First iPhone trojan more prank than malware

Researchers have discovered the first trojan for Apple's iPhone.

The malicious package, called “iPhone firmware 1.1.3 prep” by its creator, was first reported Saturday on blogs, purporting to be “an important system update," according to researchers at Symantec Security Response.

The trojan is harmful to the iPhone only in that it overwrites applications such as “Erica's utilities,” a collection of command-line utilities for the mobile device, and OpenSSH. When an iPhone user deletes the faux firmware package, those applications are also removed, researcher Orla Cox said today on the Symantec Security Response blog.

"This is technically the first trojan seen for the iPhone," said Cox. "However, it does appear to be more of a prank than an actual threat. The risk to users is minimal as they would have to choose to install the bogus package, and the site that was hosting it has now been taken offline. Nevertheless, iPhone users should exercise caution regarding the packages they choose to install on their phones.”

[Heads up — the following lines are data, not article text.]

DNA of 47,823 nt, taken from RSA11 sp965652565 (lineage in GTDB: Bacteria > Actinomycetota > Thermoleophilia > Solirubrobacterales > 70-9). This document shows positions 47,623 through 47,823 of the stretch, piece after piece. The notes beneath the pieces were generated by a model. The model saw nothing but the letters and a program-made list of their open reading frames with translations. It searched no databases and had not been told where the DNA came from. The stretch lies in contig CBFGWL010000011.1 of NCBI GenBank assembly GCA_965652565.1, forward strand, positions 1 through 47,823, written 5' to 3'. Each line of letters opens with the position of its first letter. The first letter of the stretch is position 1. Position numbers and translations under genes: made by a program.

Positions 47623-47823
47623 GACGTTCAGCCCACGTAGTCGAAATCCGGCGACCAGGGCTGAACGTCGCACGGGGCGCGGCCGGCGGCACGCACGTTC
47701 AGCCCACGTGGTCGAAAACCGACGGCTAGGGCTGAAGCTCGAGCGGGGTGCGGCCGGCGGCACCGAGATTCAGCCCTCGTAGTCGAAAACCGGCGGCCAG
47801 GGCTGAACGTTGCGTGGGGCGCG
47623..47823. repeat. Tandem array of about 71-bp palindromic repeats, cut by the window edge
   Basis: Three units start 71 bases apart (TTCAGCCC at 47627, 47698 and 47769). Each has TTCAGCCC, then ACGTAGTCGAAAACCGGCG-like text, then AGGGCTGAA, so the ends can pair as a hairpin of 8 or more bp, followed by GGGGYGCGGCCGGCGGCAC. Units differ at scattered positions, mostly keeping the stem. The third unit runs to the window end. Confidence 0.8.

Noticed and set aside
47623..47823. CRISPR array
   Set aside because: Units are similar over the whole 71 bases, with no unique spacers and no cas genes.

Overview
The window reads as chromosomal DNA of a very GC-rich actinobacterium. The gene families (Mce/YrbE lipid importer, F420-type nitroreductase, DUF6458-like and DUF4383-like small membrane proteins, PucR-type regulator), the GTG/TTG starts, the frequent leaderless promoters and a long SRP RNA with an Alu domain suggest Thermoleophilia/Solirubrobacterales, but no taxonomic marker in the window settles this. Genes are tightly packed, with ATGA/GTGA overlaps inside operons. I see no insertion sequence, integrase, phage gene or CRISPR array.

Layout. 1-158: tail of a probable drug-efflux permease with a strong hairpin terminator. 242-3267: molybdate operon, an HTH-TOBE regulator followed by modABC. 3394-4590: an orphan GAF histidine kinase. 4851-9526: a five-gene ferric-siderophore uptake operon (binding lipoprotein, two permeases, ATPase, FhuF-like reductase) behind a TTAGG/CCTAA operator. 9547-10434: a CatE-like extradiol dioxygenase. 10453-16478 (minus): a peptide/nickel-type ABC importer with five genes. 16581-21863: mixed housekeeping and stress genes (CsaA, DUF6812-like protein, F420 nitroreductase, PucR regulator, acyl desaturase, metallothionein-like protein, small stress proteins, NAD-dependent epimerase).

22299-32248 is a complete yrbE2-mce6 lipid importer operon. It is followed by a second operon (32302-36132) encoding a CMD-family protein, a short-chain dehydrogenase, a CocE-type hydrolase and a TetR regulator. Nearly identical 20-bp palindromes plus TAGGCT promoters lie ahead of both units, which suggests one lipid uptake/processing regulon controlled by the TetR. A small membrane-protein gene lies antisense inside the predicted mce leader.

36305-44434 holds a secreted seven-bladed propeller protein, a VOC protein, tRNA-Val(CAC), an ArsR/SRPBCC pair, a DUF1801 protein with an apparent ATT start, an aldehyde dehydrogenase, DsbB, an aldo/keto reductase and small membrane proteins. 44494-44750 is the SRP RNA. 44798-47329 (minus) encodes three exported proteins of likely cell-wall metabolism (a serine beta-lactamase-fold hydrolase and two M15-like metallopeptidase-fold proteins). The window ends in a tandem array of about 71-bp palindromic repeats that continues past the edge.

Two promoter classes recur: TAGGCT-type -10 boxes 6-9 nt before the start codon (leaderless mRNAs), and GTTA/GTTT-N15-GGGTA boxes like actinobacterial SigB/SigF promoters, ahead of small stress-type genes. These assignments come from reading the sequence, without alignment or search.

An Apple representative could not be immediately reached for comment.

Despite its popularity, the iPhone has not been the target of a significant attack. However, a group of researchers at Independent Security Evaluators in June disclosed that the device is susceptible to a buffer overflow attack that could permit attackers to inject malicious code to steal personal information.

Kevin Haley, group product manager at Symantec Security Response, told today that while this trojan is relatively harmless to the iPhone, more harmful malware is sure to follow.

“If there is enough of a mass of users, so much that the bad guys can exploit it - and certainly the iPhone is a very popular phone – and if there's the ability to write malware for it, then it will likely happen,” he said.

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